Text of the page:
HiFi Stereo Amplifier with MusicCast
On paper Yamaha’s R-N803D looks like a do-it-all solution loaded with clever stuff. While it is in essence a stereo amplifier, Yamaha’s description of it as a networked receiver emphasises its inclusion both of traditional radio sources (DAB+ and FM) and of networking plus online playback. Music Cast plays a large part in the latter set of abilities — Yamaha’s multiroom platform includes Airplay and DLNA network playback, Bluetooth streaming, and app control of playback from internet radio and online music services.
Let’s check its fundamental role as an amplifier first. It’s quoted at 2 × 145W at the AV electrical standard of measuring into 8 ohms at 1kHz allowing up to 10% THD, but still scores 2 × 100W with the more hi-fi criteria of 0.019% THD from 20Hz to 20kHz into 8 ohms. Yamaha makes some solidly hi-fi claims for the amplification — its Top-ART (Total Purity Audio Reproduction Technology) design concept uses carefully symmetrical and short signal paths, and the chassis boasts a special ‘Art Base’ resin frame to absorb vibration. The final output is via four bipolar power transistors per channel.
There are two sets of speaker outputs, A and B, which can be run simultaneously, though as on the lower R-N303 D model Yamaha again includes restrictive impedance limitations when doing so. In normal operation, you’re limited to one set of 8-ohm speakers, nothing lower, and this rises to 16-ohm speakers if you want to drive both together. Given that Yamaha has only 6-ohm speakers on its books, this is clearly a limitation too far. On the N803 D, however, you can change the speaker impedance setting through the front panel menus, allowing four-ohm speakers to be driven, or two sets of 8-ohm speakers.
For source selection you can rotate the left knob through all the available options, but there are a heck of a lot — 20 in all, including, surely unnecessarily, each streaming service in turn (including Pandora, see below), and Airplay, which is self-selecting anyway, so that’s a bit longwinded. But the physical remote control has separate buttons for each source, and best of all you can select using the Music Cast app.
Inputs are there plenty: four line-level inputs (the CD input is mysteriously separate to the others), a surprising two of which are blessed with record-out sockets also, a function seemingly disappearing on many amps or replaced by pre-outs, which are useless for recording. There’s a phono stage for your turntable, hoorah, plus two optical digital and two coaxial digital inputs. The USB slot on the front will play files from sticks, but not directly from smart devices, though it can charge them while you Airplay or Bluetooth your tunes across. For radio there are DAB+, FM and AM tuners with two antenna connections; of course, there’s internet radio via the Music Cast app. The only obvious omission is there being no USB-B input to play direct from computer.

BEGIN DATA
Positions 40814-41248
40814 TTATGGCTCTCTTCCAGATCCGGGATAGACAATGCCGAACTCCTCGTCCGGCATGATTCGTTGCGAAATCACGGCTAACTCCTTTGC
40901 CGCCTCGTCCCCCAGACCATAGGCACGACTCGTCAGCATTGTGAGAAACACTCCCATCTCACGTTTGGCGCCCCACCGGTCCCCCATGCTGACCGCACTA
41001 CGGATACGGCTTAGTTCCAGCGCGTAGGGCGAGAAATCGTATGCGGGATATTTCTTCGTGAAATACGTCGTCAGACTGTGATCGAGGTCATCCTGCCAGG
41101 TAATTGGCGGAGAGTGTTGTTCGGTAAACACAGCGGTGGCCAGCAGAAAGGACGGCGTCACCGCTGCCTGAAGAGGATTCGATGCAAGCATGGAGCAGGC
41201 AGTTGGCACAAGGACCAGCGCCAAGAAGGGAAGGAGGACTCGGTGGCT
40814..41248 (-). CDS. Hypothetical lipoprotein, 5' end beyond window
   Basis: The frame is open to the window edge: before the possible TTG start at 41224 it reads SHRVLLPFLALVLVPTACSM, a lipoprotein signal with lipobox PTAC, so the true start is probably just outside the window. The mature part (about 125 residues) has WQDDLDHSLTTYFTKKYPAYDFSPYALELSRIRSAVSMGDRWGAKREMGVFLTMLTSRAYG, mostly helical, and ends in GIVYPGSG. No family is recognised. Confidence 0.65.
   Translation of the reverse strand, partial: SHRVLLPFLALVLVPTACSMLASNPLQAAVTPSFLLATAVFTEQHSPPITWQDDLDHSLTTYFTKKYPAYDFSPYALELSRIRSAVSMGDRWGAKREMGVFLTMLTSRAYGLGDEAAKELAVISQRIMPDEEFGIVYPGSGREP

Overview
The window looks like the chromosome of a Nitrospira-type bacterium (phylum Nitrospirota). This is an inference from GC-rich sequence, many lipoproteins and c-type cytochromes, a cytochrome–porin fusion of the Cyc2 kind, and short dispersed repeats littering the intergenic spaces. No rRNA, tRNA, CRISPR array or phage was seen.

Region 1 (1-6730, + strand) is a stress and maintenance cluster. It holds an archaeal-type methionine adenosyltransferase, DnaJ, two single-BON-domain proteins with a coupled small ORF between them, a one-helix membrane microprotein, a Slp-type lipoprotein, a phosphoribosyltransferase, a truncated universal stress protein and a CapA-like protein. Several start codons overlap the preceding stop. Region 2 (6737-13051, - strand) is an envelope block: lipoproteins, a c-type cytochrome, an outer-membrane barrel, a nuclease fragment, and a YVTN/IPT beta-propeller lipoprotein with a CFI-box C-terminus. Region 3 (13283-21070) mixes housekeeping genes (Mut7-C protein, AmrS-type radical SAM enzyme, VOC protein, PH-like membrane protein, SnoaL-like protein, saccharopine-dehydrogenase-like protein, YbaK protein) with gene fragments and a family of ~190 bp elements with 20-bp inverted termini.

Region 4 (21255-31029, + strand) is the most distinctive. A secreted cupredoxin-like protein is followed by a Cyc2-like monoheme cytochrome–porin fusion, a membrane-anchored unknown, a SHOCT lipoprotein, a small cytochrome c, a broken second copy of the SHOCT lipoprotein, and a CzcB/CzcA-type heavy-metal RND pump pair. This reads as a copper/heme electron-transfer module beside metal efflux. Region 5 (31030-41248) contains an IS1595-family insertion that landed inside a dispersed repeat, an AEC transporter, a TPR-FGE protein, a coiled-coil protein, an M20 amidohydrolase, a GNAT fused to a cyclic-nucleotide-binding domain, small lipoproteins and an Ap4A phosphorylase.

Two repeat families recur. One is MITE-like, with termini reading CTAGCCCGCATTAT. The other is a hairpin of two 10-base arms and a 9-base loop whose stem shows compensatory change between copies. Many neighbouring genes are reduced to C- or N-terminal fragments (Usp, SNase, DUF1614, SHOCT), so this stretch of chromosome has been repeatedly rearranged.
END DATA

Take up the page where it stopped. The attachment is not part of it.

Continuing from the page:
Packed as it is with abilities, when you unpack the N803 there is some indication of where the money has been saved. The front fascia may be aluminium, but the knobs are plastic, and feel it. The binding posts for the speakers on the rear are lightweight and were soon pulled to slight angles by our heavy-gauge speaker cables, especially the posts we’d left slightly unscrewed after having to prise out their centres to make banana plug connections possible.
Yamaha has made one clever decision in that regard, supplying a plastic but stylish remote, which will after all be your main interaction with the unit. Yamaha tends to put as many buttons on a remote as can possibly fit in the space, so it’s all a bit fiddly, but this one is at least logically organised, with volume controls given a modicum of priority in both size and position.
It updated as soon as powered up and Ethernet networked, and we connected to it using the Music Cast app, and were also impressed later when we opened Yamaha’s AV Controller app by mistake (left over from a previous review) and this other app also spotted the 803 and immediately opened Music Cast for us — nice thoughtful work across the range. More localisation might be friendly — the first streaming option is a big white Pandora square, a service which died in Australia a year ago, and Yamaha’s Australian site has a similarly redundant ‘supplement for Pandora flyer’, which then tells you it is available in the USA only (“this country” it calls the USA).
Otherwise Music Cast supplied its usual fine and easy control over streaming and source selection. Some services, such as Spotify Connect, will pop you out to that separate app; others, like internet radio, can play within the Music Cast app.
Power: 2 x 100W (into eight ohms, 20Hz to 20kHz, 0.019% THD)
Inputs: 4 x line-level, 1 x phono, 2 x coaxial, 2 x optical, USB-A, Ethernet, Wi-Fi, Music Cast (Airplay, Bluetooth),
Outputs: Subwoofer out, speakers out, Bluetooth out, control trigger out,
Dimensions: 435 x 151 x 392mm (with antenna up: 435 x 215 x 392mm)